Tory split as Howard ditches errant MP
MICHAEL Howard yesterday ended the political career of Howard Flight, his former deputy party chairman, in an unprecedented punishment for his suggesting the party has a hidden agenda of spending cuts.
In an exceptional and ruthless move, the Tory leader said that Mr Flight - who was sacked from his front-bench job on Thursday - should also give up his safe parliamentary seat.
The Labour Party jumped on Mr Flight’s comments yesterday, saying it had plunged the Conservative campaign into disarray and exposed Mr Howard’s secret plans to slash public services.
An incandescent Mr Howard sacked his deputy chairman on Thursday night. Yesterday, he went further, threatening to cause uproar in his party by forcing Mr Flight’s Arundel and South Downs constituency to replace him as candidate for the forthcoming general election.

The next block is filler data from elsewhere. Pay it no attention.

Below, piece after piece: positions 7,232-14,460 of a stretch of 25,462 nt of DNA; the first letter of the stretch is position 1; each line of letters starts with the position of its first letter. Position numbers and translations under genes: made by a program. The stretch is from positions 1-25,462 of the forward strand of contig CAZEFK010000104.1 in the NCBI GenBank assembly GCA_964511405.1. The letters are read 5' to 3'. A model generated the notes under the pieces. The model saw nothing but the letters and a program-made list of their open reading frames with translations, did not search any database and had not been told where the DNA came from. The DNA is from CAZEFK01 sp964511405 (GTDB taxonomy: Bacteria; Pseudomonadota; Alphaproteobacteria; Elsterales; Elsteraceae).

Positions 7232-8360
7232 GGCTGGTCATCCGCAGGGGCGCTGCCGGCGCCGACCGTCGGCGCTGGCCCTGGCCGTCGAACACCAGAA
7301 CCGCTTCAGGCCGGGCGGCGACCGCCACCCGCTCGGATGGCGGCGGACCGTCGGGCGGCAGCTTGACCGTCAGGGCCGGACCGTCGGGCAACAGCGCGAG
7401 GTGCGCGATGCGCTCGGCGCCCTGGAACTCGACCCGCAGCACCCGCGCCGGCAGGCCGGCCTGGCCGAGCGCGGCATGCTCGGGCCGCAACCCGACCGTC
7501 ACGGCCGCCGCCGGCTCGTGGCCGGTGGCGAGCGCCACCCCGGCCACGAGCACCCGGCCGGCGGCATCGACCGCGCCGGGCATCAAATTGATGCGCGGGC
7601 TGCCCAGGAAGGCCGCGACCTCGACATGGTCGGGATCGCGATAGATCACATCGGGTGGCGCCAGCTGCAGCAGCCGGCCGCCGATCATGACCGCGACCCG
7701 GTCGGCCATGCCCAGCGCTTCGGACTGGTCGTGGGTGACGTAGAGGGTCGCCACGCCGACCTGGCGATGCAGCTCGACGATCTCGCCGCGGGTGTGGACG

Last night, Angela Litchfield, the constituency chairwoman, confirmed that they would be choosing a new candidate.
But Mr Flight - a former Tory front-bencher and one of the architects of the party’s James Review of public spending - made clear he would rock the boat, if forced to. Asked if he intended to stand at the election, he told BBC Radio 4: "I do, yes."
He said: "There’s a question of principle. The issue of candidates has to be done in a proper constitutional way. To do otherwise would expose Michael [Howard] to attack."
The outspoken former banker scored his election own goal at a meeting of the Conservative Way Forward group on Wednesday. He told his audience the review report had been "sieved" to make its contents politically acceptable and said the party could go even further than the 35 billion of planned savings on Labour’s projected spending once in power.